Nearly three years after a semitractor-trailer slammed into stopped traffic on Interstate 75, killing six people and injuring others, a Kentucky trucker is scheduled to stand trial Monday in Chattanooga for allegedly causing the carnage under the influence of methamphetamine.
Impairment, contradictory blood tests and a decades-old evaluation that authorities use to predict which drugs someone ingested will be centerpieces of debate when Benjamin Brewer, 42, says "not guilty" during his scheduled trial in Hamilton County Criminal Court.
There is plenty of information out-of-town jurors from Nashville will not hear because of regular pretrial negotiations, and attorneys have debated essential issues until the last minute.
As recently as two weeks ago, Brewer's defenders questioned whether it was necessary for jurors to hear about him falsifying his log books, which truck drivers are required to maintain to track their hours. Nor do they want any mention of a $166 citation Brewer received in Florida for sideswiping a vehicle just days before he crashed in Tennessee.
"The fact there are false log books doesn't have any relevance to what caused the accident," public defender Jay Underwood argued. "They don't show whether he was intoxicated or not, they don't show anything about what caused the accident. They would just [give] the jury the impression that Mr. Brewer's a dishonest person."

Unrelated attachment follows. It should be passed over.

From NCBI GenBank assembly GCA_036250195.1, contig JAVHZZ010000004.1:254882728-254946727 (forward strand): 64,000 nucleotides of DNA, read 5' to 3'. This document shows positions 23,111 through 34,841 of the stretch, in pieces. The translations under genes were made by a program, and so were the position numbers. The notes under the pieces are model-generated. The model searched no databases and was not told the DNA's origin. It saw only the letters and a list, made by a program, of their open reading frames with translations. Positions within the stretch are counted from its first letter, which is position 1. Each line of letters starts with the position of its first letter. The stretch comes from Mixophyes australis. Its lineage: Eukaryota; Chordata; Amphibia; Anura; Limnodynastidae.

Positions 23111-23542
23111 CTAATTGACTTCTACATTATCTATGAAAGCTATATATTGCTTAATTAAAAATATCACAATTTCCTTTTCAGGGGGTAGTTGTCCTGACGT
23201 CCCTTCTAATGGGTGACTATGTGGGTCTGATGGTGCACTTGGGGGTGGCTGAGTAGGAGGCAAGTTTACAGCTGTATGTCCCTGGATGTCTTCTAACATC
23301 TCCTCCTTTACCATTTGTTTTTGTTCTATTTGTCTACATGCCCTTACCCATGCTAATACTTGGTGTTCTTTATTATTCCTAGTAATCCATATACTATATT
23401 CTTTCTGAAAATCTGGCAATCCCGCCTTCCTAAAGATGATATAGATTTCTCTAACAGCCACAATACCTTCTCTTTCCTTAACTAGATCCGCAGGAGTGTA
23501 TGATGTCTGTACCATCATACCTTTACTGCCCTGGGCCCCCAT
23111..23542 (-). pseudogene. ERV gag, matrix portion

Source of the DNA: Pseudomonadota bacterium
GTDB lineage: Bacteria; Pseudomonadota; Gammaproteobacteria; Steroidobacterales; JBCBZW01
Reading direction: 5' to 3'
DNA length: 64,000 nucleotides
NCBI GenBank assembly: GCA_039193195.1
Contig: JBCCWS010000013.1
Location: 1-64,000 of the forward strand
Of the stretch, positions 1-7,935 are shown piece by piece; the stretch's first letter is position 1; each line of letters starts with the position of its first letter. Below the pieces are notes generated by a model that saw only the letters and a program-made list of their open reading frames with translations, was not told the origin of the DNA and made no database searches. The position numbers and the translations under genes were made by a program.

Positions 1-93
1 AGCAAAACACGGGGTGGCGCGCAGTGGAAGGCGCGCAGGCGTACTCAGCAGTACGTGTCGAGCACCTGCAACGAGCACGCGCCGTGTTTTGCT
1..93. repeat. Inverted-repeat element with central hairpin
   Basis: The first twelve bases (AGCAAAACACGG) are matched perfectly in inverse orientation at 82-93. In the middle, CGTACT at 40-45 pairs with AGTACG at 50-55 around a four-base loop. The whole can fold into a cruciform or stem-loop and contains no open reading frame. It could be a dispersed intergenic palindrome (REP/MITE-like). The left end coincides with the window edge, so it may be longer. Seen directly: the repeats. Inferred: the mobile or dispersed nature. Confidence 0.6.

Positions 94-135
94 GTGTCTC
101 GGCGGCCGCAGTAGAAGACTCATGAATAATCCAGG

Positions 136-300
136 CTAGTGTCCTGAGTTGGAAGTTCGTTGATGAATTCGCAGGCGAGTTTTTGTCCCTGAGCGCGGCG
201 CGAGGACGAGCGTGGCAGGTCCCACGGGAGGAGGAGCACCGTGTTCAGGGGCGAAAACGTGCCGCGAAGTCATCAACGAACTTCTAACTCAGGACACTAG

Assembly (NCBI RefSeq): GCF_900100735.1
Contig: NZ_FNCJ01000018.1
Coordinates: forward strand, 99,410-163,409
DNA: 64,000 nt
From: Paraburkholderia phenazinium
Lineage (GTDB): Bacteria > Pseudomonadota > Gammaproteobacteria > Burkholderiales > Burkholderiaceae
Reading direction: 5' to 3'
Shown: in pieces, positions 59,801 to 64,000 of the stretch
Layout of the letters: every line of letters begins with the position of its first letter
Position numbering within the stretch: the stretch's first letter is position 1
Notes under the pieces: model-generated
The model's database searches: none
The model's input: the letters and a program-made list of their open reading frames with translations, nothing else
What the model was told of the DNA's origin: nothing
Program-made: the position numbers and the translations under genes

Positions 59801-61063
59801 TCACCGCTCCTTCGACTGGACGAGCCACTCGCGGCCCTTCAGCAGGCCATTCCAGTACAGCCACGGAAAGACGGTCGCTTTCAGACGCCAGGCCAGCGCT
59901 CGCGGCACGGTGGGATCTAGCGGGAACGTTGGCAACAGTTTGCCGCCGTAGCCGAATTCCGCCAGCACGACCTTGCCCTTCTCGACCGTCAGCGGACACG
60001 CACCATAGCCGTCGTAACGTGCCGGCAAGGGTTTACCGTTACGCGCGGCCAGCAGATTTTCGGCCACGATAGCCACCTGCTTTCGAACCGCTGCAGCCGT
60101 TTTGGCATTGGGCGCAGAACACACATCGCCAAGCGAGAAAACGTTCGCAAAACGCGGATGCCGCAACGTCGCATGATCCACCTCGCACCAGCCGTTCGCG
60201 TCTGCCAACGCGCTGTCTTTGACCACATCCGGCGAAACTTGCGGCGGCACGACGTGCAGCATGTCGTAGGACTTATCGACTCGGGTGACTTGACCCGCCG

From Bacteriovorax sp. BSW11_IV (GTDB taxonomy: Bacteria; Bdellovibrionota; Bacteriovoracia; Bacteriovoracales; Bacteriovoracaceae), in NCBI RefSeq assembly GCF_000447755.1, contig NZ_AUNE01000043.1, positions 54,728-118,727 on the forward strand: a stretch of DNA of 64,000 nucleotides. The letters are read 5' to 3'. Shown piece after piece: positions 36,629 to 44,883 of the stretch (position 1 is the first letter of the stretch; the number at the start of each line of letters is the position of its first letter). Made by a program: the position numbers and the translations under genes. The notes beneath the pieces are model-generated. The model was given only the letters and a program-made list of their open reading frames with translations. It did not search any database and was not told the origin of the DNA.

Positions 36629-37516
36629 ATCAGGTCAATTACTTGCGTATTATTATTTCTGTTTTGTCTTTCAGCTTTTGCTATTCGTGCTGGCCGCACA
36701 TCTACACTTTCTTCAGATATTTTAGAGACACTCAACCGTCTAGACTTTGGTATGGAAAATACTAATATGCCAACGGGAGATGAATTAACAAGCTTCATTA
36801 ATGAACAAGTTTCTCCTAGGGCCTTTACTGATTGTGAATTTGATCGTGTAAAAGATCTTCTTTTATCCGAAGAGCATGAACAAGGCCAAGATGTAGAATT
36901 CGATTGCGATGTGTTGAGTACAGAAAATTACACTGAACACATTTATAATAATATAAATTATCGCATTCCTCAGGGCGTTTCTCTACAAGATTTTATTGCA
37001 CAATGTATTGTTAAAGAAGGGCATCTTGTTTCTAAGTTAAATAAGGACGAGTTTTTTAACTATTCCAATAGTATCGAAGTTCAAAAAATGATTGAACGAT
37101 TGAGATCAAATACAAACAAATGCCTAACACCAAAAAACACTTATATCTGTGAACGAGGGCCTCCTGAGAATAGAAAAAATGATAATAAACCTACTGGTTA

June 25, 2015: Brewer crashes into slowed traffic on Interstate 75, is detained on scene and given a drug test and is allowed to return to Kentucky. Six die and several others are injured.
Aug. 3, 2015: A Hamilton County grand jury indicts Brewer on charges of vehicular homicide, reckless aggravated assault, driving under the influence of a narcotic, speeding and violation of motor carrier regulations. He is extradited to Tennessee shortly thereafter.
September 2015: Brewer makes his first court appearance and receives a court-appointed defense attorney. Crash victims have begun filing personal injury lawsuits.
October 2016: As the case winds through court, the National Transportation Safety Board releases its final report and concludes driver fatigue and drug use led to the nine-vehicle crash.
February 2017: Brewer’s attorneys ask to suppress several pieces of evidence, including his blood test, saying officers detained him on scene without a warrant.
May 2017: Judge Don Poole rules against that request but says jurors don’t need to hear about some of the miscellaneous items in Brewer’s tractor-trailer. Attorneys also agree not to mention Brewer’s prior employment or drug history.
June 12, 2017: Attorneys travel to Nashville to pick an out-of-town jury, agreeing that extensive media coverage has made Chattanoogans too biased to hear the case.
June 2017: Right before trial on June 17, defense attorneys learn that a federal lab in Oklahoma also tested Brewer’s blood and found a different level of methamphetamine than the Tennessee Bureau of Investigation reported back in 2015.
June 19, 2017: Judge Poole cancels the trial and sets a new date on Sept. 25 to give defense attorneys more time to investigate the second test.
September 2017: Brewer’s defense say government attorneys want to block their effort to call a federal employee to the witness stand to explain the second test. They reach an agreement to depose the employee beforehand, but Poole has to cancel the Sept. 25 date.
October 2017: The judge resets the trial date to Jan. 22 and says attorneys will pick a new jury from Nashville.
Jan. 18, 2018: Attorneys pick a 16-person jury, with four alternates, after a day of questioning.
Jan. 22, 2018: Proceedings start today in Hamilton County Criminal Court Division III. Jurors will be sequestered throughout the week to avoid outside communication.